Kelly is likely going to require some help to get through the first four games from a pass protection standpoint. The good news is that Conklin is playing well enough that sliding protection away from him and letting him block on an island with edge rushers is a viable option.

Once Lewan returns in Week 5, the Titans will have an enviable pair of bookends on the offensive line.

Right guard is going to be a problem

This is the spot on the roster that was most up for grabs heading into camp and nothing about the competition for the starting spot has made me feel any better that the Titans will get more out of their right guard than they got out of Josh Kline last year. Based on rep distribution, the battle has seemingly boiled down to Kevin Pamphile and Jamil Douglas after rookie Nate Davis had his early camp momentum halted by an injury. Davis is being eased back in now, but it is likely too late for the third round pick to convince his coaches that he’s ready to start against the Browns in Week 1.

Pamphile has been better than Douglas in my eyes and seems likely to be the Week 1 starter, but it’s not like he’s run away with the job due to outstanding play. To quote the movie Argo, “this is the best bad idea we have, sir... by far.”

I’m a little surprised that we haven’t seen more of Corey Levin with the first team offense. The Titans like him more as a center than a guard so inserting him into the starting lineup would require bumping Ben Jones to right guard, but based on preseason action, I think that group might be their best five available right now.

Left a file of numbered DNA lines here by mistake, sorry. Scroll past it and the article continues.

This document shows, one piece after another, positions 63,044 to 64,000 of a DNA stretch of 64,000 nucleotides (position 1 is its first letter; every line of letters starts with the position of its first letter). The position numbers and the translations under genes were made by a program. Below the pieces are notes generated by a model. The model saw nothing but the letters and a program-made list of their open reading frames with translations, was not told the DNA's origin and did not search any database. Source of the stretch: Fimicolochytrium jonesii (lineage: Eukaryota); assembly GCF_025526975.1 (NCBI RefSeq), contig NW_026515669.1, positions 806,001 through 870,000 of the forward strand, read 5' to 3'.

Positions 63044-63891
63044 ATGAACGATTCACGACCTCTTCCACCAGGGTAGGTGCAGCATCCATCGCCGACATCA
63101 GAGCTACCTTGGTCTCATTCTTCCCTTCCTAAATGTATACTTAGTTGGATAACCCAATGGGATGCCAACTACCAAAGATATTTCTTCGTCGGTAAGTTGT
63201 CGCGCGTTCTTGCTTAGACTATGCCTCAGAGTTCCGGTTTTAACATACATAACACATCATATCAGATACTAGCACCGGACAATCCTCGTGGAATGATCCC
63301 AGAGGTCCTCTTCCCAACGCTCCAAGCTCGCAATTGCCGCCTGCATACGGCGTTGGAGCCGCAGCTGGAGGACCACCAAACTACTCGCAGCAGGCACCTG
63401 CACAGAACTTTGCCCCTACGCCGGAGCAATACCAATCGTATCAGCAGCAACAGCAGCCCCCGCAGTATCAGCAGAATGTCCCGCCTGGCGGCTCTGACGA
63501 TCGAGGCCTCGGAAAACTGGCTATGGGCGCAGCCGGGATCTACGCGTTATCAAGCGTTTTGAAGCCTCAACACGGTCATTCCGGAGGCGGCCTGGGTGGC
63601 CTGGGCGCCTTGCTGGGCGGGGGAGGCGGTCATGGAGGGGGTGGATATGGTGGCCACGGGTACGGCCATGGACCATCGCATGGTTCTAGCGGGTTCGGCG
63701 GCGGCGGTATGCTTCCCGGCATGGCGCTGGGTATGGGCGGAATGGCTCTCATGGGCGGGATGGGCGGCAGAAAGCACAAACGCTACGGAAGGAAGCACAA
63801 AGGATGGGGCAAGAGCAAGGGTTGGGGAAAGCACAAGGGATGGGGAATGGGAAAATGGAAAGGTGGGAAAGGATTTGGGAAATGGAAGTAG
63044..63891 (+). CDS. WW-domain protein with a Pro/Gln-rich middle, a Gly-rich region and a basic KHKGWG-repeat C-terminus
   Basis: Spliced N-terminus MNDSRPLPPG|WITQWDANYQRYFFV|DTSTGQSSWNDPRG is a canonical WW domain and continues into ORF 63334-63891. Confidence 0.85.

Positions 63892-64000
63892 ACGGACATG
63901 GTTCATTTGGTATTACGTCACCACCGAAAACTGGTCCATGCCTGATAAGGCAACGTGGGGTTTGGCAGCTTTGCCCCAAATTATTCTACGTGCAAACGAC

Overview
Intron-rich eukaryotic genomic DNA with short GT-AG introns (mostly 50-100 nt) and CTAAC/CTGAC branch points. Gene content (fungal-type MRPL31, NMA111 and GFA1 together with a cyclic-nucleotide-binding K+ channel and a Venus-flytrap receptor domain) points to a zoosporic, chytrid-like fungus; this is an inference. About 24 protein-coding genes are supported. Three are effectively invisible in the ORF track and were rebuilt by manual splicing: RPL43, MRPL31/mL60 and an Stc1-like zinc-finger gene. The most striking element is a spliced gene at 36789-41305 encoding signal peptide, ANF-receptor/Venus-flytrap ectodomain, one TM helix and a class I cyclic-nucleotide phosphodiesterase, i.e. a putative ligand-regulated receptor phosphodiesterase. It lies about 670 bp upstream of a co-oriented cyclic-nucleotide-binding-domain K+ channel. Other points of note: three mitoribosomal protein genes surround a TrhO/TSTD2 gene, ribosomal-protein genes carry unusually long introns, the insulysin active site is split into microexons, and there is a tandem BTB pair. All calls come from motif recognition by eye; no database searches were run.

Ultimately, the Titans will want to see Nate Davis claim this spot and that may be the only chance they have to get above average play at the position in 2019. I’d be surprised if it happens before Week 1, but my guess is we see him at some point before the season is over.

The first team defense looks good, even without much of a pass rush

Now is not the time to crown the Titans defense as world beaters, but they’re living up to the hype so far. In six drives with the starting unit in, Tennessee has allowed just four first downs and zero points. To be fair, Nate Sudfeld and Brian Hoyer were the opposing quarterbacks in two of those games while that group was out there, but they’ve looked good as unit.

NFL: Preseason-New England Patriots at Tennessee Titans Christopher Hanewinckel-USA TODAY Sports

The secondary and off ball linebackers have particularly stood out with Logan Ryan, Kenny Vaccaro, Jayon Brown, and Rashaan Evans seemingly living around the ball when they’ve been in the game. The pass rush remains a concern, but we’ve seen a total of 20 snaps combined out of the three best pass rushers on the defense — Jurrell Casey, Cameron Wake, and Harold Landry — and Mike Vrabel admitted yesterday that the Titans have intentionally run fewer “games” — stunts, twists, and picks — during the preseason because they want to get some evaluation on how guys do in straight up pass rush situations.